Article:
The military-industrial complex found a haven in the greater Detroit region in the early 1940s: with a large population of skilled machinists and metalworkers supporting the automotive industry, and brilliant minds in physics and engineering at the University of Michigan, the United States government relied on Michigan's ingenuity early on in the war effort. As early as October 1940, the G. E. Nelson Company—which had pioneered an innovative 'metal spinning' process—was producing steel torpedo noses, artillery shell points, battleship motor housings, and other parts for the United States Navy. It is therefore no surprise that, having proven itself as a secure and reliable government contractor, G. E. Nelson was approached in 1944-45 with requests for parts from U.S. Army Manhattan Project engineers working out of the University of Michigan's Department of Engineering Research. It is no coincidence that the University of Michigan would go on to establish the first American degree program in nuclear engineering in 1952.
Included are two of these requests for bids, marked as "Priority No. AA-1" [Top Priority]: one from October 10, 1944, signed by Lt. Robert W. Lockridge, a Manhattan Project Ordnance Division procurement leader, for parts for "Drawing No's D-1418"—designating a "Little Boy Drop Dummy," per a separate document—with Nelson quoting a grand total of $91,200 for various assemblies with and without parachute fins; and one from January 22, 1945, signed by Major F. E. Smith, with a quote for 60 "6″ O.D. x .652 Wall Copper Sphere" [matching the size of the largest copper sphere included in the lot] to be completed by February 25, 1945, at a cost of $6,600. An earlier piece of correspondence from Smith, dated October 20, 1944, declines a bid for "Spheres, necessary tools, and crating" due to a change in plans.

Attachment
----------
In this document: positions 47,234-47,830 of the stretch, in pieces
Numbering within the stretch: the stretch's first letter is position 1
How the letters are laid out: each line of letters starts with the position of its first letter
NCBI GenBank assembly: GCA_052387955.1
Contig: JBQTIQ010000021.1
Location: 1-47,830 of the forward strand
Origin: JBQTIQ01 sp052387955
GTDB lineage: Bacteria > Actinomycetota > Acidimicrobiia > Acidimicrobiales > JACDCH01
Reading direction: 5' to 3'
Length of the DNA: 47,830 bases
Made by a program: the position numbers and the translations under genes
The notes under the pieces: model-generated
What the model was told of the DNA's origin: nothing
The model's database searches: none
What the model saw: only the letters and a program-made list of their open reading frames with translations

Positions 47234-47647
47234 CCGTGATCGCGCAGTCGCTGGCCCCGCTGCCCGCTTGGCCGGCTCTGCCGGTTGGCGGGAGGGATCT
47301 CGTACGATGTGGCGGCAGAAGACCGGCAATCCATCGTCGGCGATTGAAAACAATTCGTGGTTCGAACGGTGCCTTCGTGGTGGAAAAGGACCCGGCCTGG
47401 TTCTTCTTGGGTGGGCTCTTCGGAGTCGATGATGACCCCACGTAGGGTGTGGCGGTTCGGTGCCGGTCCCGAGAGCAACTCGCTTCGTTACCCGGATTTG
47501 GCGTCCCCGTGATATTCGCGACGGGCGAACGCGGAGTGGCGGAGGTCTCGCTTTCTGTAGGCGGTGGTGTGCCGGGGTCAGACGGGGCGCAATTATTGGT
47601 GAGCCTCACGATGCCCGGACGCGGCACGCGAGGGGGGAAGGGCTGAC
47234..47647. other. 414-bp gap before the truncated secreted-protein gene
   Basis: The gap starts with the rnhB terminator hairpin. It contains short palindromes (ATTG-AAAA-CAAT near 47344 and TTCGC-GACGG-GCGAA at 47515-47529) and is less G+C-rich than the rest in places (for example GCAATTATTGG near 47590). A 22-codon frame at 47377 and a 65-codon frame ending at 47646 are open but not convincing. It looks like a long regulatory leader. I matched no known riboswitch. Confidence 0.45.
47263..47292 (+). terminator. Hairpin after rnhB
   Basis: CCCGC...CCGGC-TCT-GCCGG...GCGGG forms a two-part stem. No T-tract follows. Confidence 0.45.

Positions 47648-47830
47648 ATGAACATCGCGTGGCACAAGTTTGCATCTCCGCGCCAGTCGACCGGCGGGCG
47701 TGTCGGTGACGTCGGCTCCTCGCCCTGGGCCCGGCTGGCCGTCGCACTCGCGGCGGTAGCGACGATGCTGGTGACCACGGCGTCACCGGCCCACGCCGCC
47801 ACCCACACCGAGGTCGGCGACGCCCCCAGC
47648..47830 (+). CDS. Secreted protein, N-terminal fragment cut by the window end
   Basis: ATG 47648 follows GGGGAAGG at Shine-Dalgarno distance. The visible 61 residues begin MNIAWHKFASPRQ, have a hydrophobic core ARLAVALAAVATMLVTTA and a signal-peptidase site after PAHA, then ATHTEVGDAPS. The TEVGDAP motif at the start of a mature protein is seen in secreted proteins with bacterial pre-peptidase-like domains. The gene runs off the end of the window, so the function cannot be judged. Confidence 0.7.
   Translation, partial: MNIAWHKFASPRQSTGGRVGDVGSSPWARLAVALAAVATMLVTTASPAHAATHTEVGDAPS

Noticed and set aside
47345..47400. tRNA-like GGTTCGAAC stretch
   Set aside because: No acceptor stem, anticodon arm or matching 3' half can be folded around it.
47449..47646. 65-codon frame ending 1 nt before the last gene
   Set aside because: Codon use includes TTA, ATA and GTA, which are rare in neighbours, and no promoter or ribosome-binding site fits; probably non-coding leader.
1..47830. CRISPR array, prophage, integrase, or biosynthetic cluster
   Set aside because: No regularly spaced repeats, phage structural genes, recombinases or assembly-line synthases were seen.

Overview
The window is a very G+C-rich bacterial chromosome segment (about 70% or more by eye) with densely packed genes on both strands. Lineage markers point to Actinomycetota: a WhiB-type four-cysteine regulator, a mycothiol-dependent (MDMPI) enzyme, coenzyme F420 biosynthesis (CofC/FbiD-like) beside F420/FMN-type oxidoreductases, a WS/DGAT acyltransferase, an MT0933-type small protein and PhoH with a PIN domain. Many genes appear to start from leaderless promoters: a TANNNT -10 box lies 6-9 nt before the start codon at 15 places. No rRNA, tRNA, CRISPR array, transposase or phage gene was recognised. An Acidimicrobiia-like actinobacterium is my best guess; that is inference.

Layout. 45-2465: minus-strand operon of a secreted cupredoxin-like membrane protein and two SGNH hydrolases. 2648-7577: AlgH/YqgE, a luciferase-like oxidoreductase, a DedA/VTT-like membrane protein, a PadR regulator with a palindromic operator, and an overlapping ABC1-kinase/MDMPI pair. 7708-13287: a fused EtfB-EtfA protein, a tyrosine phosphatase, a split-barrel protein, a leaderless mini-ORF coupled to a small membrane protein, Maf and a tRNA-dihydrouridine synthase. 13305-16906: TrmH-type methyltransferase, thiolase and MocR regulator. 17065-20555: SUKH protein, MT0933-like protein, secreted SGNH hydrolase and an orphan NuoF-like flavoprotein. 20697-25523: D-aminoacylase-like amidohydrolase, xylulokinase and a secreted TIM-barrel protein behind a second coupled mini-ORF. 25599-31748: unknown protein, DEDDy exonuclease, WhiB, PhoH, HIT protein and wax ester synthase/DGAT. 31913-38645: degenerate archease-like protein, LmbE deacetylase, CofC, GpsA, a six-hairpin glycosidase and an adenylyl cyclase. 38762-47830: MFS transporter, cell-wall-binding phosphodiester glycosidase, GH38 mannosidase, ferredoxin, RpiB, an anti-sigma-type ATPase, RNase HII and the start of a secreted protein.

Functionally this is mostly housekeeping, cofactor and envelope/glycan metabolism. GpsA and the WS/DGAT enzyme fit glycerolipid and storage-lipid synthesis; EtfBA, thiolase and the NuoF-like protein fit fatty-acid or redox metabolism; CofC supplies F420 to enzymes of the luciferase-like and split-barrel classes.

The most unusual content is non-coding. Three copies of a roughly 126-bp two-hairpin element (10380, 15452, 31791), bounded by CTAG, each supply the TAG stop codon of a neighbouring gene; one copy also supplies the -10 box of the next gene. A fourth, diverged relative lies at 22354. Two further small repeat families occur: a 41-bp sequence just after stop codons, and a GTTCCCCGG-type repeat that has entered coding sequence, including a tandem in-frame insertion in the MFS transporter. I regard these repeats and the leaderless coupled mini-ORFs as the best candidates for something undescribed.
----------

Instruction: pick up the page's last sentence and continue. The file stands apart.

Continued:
The most important document, however, uses the code names of the bombs—"Fat Man" and "Little Boy"—in its text, proving G. E. Nelson's involvement in their development and manufacture: a typed letter on G. E. Nelson Company letterhead, dated April 19, 1945, documenting the delivery of drawings for a "Shell Nose," "Fat Man Dummy," "Little Boy Drop Dummy Design 2A," and "Mounting Ring." Drop tests of 'Fat Man' and 'Little Boy' dummy bombs had been ongoing for about a year, allowing study and refinement of their ballistic properties: tail structures were modified to prevent wobbling and flight inaccuracies, and various bomb bay hoists, braces, and release assemblies were redesigned to better handle the five-ton weapons. It may be that the "Mounting Rings" supplied by G. E. Nelson related to these modifications. Three months later, on July 16, 1945, a plutonium implosion device of the 'Fat Man' design was tested at the 'Trinity' site in New Mexico—the first-ever detonation of a nuclear weapon. This was the ultimate proof-of-concept of the power of the atom bomb—witnessing the radiance of the blast and ensuing mushroom cloud, the famous quote from the Bhagavad Gita ran through J. Robert Oppenheimer's mind: 'Now I am become Death, the destroyer of worlds.' On August 9th, 'Fat Man' detonated over Nagasaki, ending World War II.